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Davis, California

Thursday, July 18, 2024

UCD speaker highlights Iraqi women’s roles and circumstances

Elements of American society starkly contrast Iraqi society. A UC Davis student shared her perspective with the Davis community about women’s gains and setbacks during the last 100 years in Iraq.

Wednesday evening, Soroptimist International of Greater Davis hosted UC Davis student Dalya Al-Wattar, a native Iraqi. Al-Wattar focused on life and culture for women in Iraq.

Al-Wattar is a Fulbright Scholar and worked as a Cultural Affairs Officer, working with diplomatic agencies, such as the Iraq Ministry of Defense. She is currently a teaching assistant in the Middle Eastern Studies department.

Outlining the history of women in Iraq through history, Al-Wattar described how women have progressed in certain respects, like their position in the workplace, school, voting, choosing a husband and speaking their minds.

Al-Wattar also addressed Iraqi women’s clothing – mainly the hijab. The hijab is a traditional piece of Arab clothing, similar to a cloak, which covers the entire body from head to toe. Al-Wattar, who does not dress in a hijab, said that women who do wear one are not forced, but chose to.

“Those who make this decision are restricted to traditional religious beliefs,” she said. “Because I chose a secular style of dress it doesn’t mean I don’t love, or respect God as much as the women who wear a hijab.”

Whether restricted or secular, both types of women live, learn and work together in peace in Iraq, she said.

“The difference is in the way the two types think,” Al-Wattar said. “The secular type, like myself, are moving away from the classic notion of women being fragile, delicate people. These differences do not require separation between the two groups since they are based on a woman’s individual belief.”

Challenging these old conventions has caused tension among other social and political groups in Iraq.

Al-Wattar believes extremists who attack innocent citizens try to convince people they are defending sacred traditions, but actually want power.

The fall of Saddam Hussein has given rise to the large number of extremist political parties, Al-Wattar said. This has been an impediment on the progress for women and society as a whole in Iraq.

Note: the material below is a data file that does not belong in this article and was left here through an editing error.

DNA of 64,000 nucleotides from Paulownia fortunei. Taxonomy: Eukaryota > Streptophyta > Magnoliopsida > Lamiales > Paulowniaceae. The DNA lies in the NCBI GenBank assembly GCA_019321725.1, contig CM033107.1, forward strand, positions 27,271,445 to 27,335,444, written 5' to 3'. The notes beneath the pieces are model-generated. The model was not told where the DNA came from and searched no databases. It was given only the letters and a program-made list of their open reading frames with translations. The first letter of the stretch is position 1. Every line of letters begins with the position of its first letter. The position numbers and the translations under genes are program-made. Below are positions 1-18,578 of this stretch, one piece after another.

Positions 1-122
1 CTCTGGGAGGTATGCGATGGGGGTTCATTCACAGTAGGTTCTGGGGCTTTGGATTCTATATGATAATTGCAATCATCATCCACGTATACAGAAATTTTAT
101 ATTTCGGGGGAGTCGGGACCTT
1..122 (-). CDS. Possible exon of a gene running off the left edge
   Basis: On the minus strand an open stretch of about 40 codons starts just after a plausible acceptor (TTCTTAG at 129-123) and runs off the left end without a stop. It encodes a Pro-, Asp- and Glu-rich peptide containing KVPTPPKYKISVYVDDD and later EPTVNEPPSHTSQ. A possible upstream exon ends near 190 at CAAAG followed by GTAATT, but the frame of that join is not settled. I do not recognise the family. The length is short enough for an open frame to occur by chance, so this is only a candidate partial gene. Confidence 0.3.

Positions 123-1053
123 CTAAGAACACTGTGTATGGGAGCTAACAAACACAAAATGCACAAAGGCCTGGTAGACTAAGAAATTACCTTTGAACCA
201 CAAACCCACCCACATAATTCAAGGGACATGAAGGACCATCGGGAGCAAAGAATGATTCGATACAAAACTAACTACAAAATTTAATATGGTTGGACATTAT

“The U.S. is helping rebuild the infrastructure of human beings in Iraq,” she said. “With a common interest each country can take advantage of the situation. Iraq helps with what we have in abundance – oil. America can share and spread their abundance of freedom for some of this oil.”

Although Al-Wattar believes the U.S. is helpful toward Iraq, she also supported aspects of Hussein’s long-time regime.

“He wasn’t a devil, and he wasn’t an angel,” she said. “Some goals of his regime, like his education campaign, were great for the country. I received a great education under this policy. He also gave Iraqis free and reliable health care. Other parts bothered me, like I didn’t understand why I wasn’t allowed to have a cell phone.”

Still, Al-Wattar understands the freedoms women have today would have been impossible under Hussein’s strict social constraints.

“Tolerance for western ideas is an issue directly related to the role of women in society,” Al-Wattar said. “The removal of Saddam gave women access to the outside world and the opportunity for life-education, like learning about politics and pregnancy.”

Davis resident Gregg Gibbs attended Al-Wattar’s presentation because of his interest in the U.S. occupation of Iraq over the last five years.

Gibbs said he was surprised by the amount of praise Al-Wattar gave Hussein.

“We were constantly told how horrible [Hussein] was, but Al-Wattar seemed highly positive about the things he did for the country,” Gibbs said. “I guess it doesn’t matter who was offering free education and health care. At least someone was offering it.”

Al-Wattar believes Iraq, where her family resides, is now going through a transitional period. She plans to return home next year to begin a new job as head of the English department at an educational academy, which is in the process of being funded along with the U.S.’s assistance.

Soroptimist International, a worldwide organization, aims to find ways for women to help other women and collects resources to donate in times of crisis and disasters.

Marietta Hamilton, president of the Davis branch, said Al-Wattar’s willingness to address the situation of Iraqi women was positive.

“Our community has a large interest in the special perspective she was able to share, especially at this point in history,” Hamilton said. “Many of us were curious about the conditions faced for women living in Iraq. Dalia gave us a first-hand account that shows them doing pretty well.”

MICHAEL STEPANOV can be reached at city@theaggie.org.


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